Fungal Pneumonia in Cats
When your cat's lungs become inflammed due to a deep fungal infection, known as mycotic infection, it may have fungal pneumonia. The inflammation in this form of pneumonia may occur in the interstitial tissues (the spaces between the tissue cells); in the lymphatic vessels (the vessels within the body that transport white-blood-cell-rich lymph liquid); or in the peribronchial tissues of the lung (the tissues surrounding the bronchi -- the airways going from the windpipe to the lungs).
Both dogs and cats may develop fungal pneumonia, although this type of pneumonia occurs less commonly in cats. If you would like to learn more about how this disease affects dogs, please visit this page in the PetMD health library.
Symptoms and Types
Symptoms of fungal pneumonia may include a history of anorexia and corresponding weight loss, fever, discharge from the nose or eyes, coughing, difficulty breathing, lameness, and eye problems, possibly as severe as sudden blindness. A physical exam may also reveal depression, emaciation, and a crackling sound in the cat's lungs while breathing.
There are a number of fungi that can cause mycotic (deep fungal) infections; some of these include Blastomyces, Histoplasma, and Aspergillus. Fungal pneumonia is geographically varying, as the different fungi responsible for mycotic infection are found in various areas of the United States. Blastomycosis, from the Blastomyces organism, for example, is found in the Southeast and Midwest, while Aspergillosis, from the Aspergillus organism, is widespread throughout the United States.
Contact with one of the fungi capable of causing mycotic infection may lead to fungal pneumonia. The exact method of contraction varies depending on the specific type of fungus. Blastomyces dermatitidis, for example, primarily enters the body by inhalation into the cat's lungs, while the Cryptococcus neoformans fungal organism generally enters the body through the nasal cavity and then migrates into the eyes and/or central nervous system from this point of entry.
Environmental exposure to any of the fungi responsible for causing fungal pneumonia may lead to the development of this disease. Thus, exposure to soils rich in organic matter, bird droppings, or fecal matter may increase the odds of contracting it.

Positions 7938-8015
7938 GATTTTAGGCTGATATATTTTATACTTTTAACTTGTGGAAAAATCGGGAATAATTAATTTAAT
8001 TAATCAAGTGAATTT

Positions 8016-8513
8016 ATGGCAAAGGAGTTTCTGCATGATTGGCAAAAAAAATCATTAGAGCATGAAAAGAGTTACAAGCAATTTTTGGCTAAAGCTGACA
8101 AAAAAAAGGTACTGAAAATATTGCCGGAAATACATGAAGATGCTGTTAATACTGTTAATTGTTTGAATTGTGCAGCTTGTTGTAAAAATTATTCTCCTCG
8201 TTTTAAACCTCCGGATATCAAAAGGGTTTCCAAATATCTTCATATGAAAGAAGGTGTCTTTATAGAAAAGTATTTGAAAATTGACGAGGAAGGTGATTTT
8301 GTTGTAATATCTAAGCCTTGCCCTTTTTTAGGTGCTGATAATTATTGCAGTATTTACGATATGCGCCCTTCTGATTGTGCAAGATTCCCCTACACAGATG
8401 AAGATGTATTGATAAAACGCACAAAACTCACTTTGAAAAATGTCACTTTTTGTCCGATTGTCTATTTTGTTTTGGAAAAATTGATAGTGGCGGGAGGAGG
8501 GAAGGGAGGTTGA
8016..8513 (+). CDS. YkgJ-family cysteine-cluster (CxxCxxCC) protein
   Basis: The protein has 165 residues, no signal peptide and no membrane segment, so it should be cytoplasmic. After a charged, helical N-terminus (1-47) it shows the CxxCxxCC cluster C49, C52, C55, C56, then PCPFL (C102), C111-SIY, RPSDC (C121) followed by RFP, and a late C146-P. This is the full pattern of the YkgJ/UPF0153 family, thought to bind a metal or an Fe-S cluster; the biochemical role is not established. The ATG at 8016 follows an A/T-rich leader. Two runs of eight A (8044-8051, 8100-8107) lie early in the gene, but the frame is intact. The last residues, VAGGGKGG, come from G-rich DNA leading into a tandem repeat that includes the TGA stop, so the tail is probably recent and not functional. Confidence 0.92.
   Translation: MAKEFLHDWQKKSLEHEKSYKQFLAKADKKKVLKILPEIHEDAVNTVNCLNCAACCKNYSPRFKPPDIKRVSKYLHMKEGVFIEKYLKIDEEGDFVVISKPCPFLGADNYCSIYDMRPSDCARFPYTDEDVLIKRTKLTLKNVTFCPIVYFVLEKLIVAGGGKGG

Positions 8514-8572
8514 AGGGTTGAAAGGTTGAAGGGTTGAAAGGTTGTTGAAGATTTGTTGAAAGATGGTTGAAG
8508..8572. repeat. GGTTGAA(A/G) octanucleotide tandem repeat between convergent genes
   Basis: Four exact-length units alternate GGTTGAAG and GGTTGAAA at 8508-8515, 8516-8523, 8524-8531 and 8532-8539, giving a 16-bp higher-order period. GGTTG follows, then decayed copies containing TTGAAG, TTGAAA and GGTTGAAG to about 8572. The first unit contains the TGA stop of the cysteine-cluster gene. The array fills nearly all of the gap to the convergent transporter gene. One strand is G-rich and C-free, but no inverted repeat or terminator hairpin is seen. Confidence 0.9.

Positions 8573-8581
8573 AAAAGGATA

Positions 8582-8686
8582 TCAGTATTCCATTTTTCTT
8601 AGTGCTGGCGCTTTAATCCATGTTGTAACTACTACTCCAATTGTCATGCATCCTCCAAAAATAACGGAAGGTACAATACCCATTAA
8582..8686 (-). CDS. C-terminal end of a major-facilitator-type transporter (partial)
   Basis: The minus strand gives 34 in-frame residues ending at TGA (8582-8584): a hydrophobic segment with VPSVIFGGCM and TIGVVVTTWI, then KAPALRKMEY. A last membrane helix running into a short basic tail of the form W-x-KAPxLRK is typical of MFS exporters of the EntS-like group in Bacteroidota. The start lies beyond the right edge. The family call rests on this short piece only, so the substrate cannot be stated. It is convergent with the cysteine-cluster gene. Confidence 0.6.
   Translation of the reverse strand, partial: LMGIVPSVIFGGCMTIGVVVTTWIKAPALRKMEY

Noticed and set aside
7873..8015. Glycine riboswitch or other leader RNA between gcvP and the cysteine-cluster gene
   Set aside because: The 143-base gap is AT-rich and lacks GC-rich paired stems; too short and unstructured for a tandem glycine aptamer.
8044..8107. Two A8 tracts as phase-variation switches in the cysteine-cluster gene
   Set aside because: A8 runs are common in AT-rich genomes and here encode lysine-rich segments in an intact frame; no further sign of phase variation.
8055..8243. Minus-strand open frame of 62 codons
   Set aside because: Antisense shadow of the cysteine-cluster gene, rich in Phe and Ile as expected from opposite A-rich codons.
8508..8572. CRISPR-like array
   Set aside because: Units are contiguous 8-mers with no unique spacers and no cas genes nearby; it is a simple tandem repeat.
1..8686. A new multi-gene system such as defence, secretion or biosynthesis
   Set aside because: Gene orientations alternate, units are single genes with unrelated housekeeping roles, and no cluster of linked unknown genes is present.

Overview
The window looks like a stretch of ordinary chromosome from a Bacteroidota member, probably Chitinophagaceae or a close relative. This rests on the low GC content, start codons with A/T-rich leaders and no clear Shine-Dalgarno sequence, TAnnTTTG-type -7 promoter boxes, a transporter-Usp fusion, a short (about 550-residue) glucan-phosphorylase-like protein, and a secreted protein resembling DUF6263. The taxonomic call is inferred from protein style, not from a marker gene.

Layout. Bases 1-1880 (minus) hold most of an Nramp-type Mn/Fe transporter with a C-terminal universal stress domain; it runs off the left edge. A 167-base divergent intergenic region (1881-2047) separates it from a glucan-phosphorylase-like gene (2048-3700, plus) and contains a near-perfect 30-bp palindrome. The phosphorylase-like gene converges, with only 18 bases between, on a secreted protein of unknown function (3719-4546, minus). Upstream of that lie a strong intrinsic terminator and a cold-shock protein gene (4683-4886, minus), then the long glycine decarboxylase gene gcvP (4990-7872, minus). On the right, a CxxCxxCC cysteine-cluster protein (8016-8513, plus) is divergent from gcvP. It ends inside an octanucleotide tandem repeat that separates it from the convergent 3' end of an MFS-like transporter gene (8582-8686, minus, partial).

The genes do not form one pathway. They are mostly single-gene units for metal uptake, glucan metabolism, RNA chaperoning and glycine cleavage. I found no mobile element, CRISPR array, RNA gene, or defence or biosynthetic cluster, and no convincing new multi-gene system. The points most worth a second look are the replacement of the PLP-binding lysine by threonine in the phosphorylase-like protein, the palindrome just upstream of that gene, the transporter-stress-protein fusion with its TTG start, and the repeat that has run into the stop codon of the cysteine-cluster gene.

The only way to definitively diagnose fungal pneumonia is to identify the potential organism through the analysis of a skin nodule sample, or biopsy of a lymph node. Further diagnostic procedures may include urine analysis, thoracic X-rays of the chest and lungs, and abdominal ultrasounds.
If fungal pneumonia is not the cause of the cat’s symptoms, other forms of pneumonia, such as parasitic or bacterial-induced pneumonia, may be to blame. Other alternate diagnoses include chronic bronchial disease or pulmonary edema.
If your cat is still eating, your veterinarian will prescribe medication to be given at home. If it has developed severe symptoms, such as drastic weight loss due to anorexia and dehydration, hospitalization may be necessary to stabilize your cat so that further treatment can be given. Administration of fluids, potassium, oxygen, and antibiotics should be given as necessary.
Note that less than 70 percent of dogs, and an even smaller percentage of cats are likely to respond to treatment for fungal pneumonia. Treatment is expensive and generally required for a minimum of two months -- the exact treatment and length of treatment, however, is dependent on the particular type of fungus that is responsible for the illness.
Living and Management
To avoid dehydration, the cat should be given plenty of fluids and its activities should be restricted. A high-protein diet of calorically dense food is recommended, and all medications will need to be given on a regular basis for the entire amount of time prescribed by your veterinarian. Checkups should be performed regularly, specifically, thoracic X-ray imaging, before the treatment program is completed.
To avoid fungal pneumonia, it is advised you clean your cat’s living environment of feces or other toxic organic matter.
Anything pertaining to the blood vessel system in the body
A small lump or mass of tissue
Pertaining to the chest
Any type of pain or tenderness or lack of soundness in the feet or legs of animals
Pertaining to the lungs
Wasting away or being excessively weak or thin
A medical condition in which the body has lost fluid or water in excessive amounts
The feces of an animal
The collection of fluid in the tissue
The process of removing tissue to examine it, usually for medical reasons.
The area inside a given tissue or organ